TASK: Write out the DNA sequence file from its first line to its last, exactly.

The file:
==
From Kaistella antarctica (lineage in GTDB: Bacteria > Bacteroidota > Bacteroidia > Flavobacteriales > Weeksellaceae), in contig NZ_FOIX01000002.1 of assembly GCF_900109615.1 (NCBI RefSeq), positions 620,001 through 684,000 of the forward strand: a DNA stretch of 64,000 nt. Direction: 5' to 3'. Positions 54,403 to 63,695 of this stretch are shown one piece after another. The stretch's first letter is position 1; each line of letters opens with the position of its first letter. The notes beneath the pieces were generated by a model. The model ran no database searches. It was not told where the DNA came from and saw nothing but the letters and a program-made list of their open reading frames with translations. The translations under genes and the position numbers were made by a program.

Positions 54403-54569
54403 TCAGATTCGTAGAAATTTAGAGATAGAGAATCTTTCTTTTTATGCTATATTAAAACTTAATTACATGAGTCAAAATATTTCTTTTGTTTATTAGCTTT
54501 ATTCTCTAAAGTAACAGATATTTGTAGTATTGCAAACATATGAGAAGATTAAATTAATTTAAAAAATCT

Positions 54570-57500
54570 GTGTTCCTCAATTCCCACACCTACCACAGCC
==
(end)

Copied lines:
From Kaistella antarctica (lineage in GTDB: Bacteria > Bacteroidota > Bacteroidia > Flavobacteriales > Weeksellaceae), in contig NZ_FOIX01000002.1 of assembly GCF_900109615.1 (NCBI RefSeq), positions 620,001 through 684,000 of the forward strand: a DNA stretch of 64,000 nt. Direction: 5' to 3'. Positions 54,403 to 63,695 of this stretch are shown one piece after another. The stretch's first letter is position 1; each line of letters opens with the position of its first letter. The notes beneath the pieces were generated by a model. The model ran no database searches. It was not told where the DNA came from and saw nothing but the letters and a program-made list of their open reading frames with translations. The translations under genes and the position numbers were made by a program.

Positions 54403-54569
54403 TCAGATTCGTAGAAATTTAGAGATAGAGAATCTTTCTTTTTATGCTATATTAAAACTTAATTACATGAGTCAAAATATTTCTTTTGTTTATTAGCTTT
54501 ATTCTCTAAAGTAACAGATATTTGTAGTATTGCAAACATATGAGAAGATTAAATTAATTTAAAAAATCT

Positions 54570-57500
54570 GTGTTCCTCAATTCCCACACCTACCACAGCC